More than a pleasurable sexual activity, foreplay involves emotional and intimate attractions from both sides. Raymond Ehoma explores another side of foreplay.
Foreplay is largely referred to as a range of erotic physical stimulation that takes place prior to “real” sex or sexual intercourse that, in men, stimulate erection and, in women, lubrication. It involves behaviors that are sexually pleasurable and often involve the use of tongue, fingers, hair, breast or a sex toy, to give and receive an all-over body sensory experience through scrumptious kissing, fondling, licking, nibbling and sucking.
When it comes to foreplay, sexual pleasuring, such as oral and manual stimulation, should be considered as self-contained features of a dynamic, ever-evolving sexual menu, of which intercourse is but one. There is, therefore, a need for a deviation from the norm that sex is just about achieving an orgasm—the peak sexual experience—and rather as “the whole” incredibly intimate sexual journey that partners embark on to reach the ultimate pleasure. The pleasure is in the experience of the whole journey, and not just the final destination itself, and none of the activities on this journey is deemed hierarchically superior to the other.
Traditionally, foreplay has been considered as something a man has to do for a woman to get her ready for sex as he presumably always is. This is most probably so because, naturally, men find it easier to get aroused and revel in the pleasures of sex than women who generally need a little more time and manual stimulation to get aroused in order to enjoy sex. While some men can become aroused and get an erection in just a few minutes, women can take up to 30 minutes to reach their arousal peak.
Retrospectively, in a study, about 709 sexually experienced adult female nurses were asked to rank the importance of fifteen different things (such as fatigue, stress and lack of tenderness) that interfered with their ability to reach orgasm.
Foreplay was ranked highest, outranking all others by a good margin. The women considered their men to be overly focused on the goal (intercourse) and tended to hurry through it all. Men, according to the subjects, don’t slow down and take enough time to linger, to be playful, to explore and to help their partners to be satisfied.
On the duration of foreplay, this group of women preferred their partners indulging in foreplay for about an average of 17 minutes. Meanwhile, a re-examination of a research by Dr. Alfred Kinsey, the Kinsey Group’s data revealed that about only 7.7 percent of the women whose partners spent 21 minutes or longer on foreplay failed to reach orgasm.
Tips for absolute foreplay pleasure
As observed by Masters and Johnson, during foreplay, both men and women tend to do things that they think would turn their partners on. Really, the key to achieving pleasurable foreplay is to communicate to each other what the expectations and likes of each partner is. It is important to let your partner know, in one way or the other, what feels good and what doesn’t.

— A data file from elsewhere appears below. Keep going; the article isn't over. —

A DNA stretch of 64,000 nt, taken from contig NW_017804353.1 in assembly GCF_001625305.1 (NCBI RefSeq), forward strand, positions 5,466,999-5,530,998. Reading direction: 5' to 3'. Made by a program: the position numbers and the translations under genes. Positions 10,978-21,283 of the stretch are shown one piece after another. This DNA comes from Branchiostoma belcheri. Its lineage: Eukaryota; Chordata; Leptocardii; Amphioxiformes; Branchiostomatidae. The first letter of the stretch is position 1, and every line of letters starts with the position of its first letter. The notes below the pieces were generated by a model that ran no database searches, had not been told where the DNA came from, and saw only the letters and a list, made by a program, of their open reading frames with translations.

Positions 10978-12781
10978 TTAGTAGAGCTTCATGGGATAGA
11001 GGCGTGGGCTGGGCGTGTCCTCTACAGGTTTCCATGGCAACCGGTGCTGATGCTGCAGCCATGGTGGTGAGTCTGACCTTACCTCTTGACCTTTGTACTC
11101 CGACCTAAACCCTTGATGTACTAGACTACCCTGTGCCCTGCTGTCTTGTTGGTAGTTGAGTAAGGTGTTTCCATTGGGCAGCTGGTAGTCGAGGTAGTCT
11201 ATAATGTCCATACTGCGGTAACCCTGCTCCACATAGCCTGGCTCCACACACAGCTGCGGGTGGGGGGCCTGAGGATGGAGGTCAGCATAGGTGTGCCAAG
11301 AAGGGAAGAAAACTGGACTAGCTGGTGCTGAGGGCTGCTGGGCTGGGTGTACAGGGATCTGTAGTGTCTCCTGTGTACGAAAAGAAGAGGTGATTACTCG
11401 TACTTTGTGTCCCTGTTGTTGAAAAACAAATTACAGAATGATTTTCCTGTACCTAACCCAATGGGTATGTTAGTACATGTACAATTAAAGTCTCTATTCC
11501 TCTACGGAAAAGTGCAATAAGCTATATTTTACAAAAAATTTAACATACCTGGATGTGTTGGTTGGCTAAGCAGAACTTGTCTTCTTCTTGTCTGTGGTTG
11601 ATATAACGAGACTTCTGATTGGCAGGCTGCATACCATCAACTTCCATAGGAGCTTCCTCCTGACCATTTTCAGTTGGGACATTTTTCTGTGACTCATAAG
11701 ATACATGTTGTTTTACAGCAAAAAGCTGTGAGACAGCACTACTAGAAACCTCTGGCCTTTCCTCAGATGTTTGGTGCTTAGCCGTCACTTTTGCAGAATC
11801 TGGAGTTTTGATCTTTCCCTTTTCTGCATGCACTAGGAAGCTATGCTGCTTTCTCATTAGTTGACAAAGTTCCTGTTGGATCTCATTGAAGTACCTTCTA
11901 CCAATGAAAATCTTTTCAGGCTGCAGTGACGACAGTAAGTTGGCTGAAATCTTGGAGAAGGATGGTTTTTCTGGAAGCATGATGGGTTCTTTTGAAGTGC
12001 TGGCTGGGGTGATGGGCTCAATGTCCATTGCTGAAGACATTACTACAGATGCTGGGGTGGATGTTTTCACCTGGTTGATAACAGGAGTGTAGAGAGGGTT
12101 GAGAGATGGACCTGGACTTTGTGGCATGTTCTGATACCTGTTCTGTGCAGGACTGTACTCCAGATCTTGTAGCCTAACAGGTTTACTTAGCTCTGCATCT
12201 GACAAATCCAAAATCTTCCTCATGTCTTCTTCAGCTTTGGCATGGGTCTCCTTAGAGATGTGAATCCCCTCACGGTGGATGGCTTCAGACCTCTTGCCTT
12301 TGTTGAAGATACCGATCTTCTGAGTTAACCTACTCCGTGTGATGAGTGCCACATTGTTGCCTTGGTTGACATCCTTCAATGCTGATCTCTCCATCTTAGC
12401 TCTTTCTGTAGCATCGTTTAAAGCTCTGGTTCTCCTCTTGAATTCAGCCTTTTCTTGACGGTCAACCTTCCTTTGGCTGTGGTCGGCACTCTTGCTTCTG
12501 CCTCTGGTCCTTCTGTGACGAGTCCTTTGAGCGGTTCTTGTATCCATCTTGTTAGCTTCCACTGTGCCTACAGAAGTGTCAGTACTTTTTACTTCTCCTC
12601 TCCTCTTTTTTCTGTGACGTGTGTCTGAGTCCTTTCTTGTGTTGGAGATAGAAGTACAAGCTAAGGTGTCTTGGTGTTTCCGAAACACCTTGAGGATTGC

1. It starts in the brain
As Masters and Johnson also put it, “Always remember that good sex begins while your clothes are still on.” It starts in the brain. “Getting in the mood” is not just the few moments before sex; it can go on for hours, or even days beforehand. Foreplay, too, begins before you touch one another.
2. Pay attention to romantic details
Set the stage for love in little ways, making sure the room is warm enough, the lighting is right and so forth. The setting you create—candles, soothing music and romantic, loving words—will help harmonize your energies.
3. Experiment with varied touch
Touch is a key element of foreplay because the surface of the body is covered with many nerve endings that transmit pleasurable sensations to the brain. The skin is also the largest sex organ because all forms of pleasure during foreplay are transmitted through the skin. However, some parts of the body, particularly the clitoris, penis, nipples, fingertips, palms, lips, tongues and soles of the feet have more densely packed nerve endings. These sites are sometimes called the erogenous zones—the most sensitive parts of both male and female bodies, and are important areas of exploration during foreplay.
4. Go slow
The essence of foreplay is slowness. Anticipation and growing intensity are important in bringing a woman’s desire to the peak of her arousal, with passionate kissing as a good starting point. Begin by kissing and caressing each other’s bodies, but not the genitals. Massage, caress and kiss her hands, wrists and toes moving gradually towards to her thigh, abdomen and then the outer breast before reaching for the nipples. Always remember to go slow and enjoy the process.
5. Do some exploration
Given the differences between men’s and women’s bodies, it’s natural that each sex needs to learn much about the other’s. Women often go straight for the penis, and a lot of men are oft to complain that women do not grab the penis firmly enough, treating it gingerly. However, if he cannot tolerate too much stimulation of his penis, just like women, many men have sensitive nipples, scrotums and perineum which women can instead spend more time on.
6. Experiment with different rhythms
Tease him or her by arousing your partner, then back off. There is increased anticipation when your partner never knows whether you will continue stroking or if you are going to stop and change pattern. Variety is the spice of life and equally the spice of good foreplay. If you are usually loving, slow and soft, you might want to get a little more forceful, aggressive and dominant to liven things up just a little bit.
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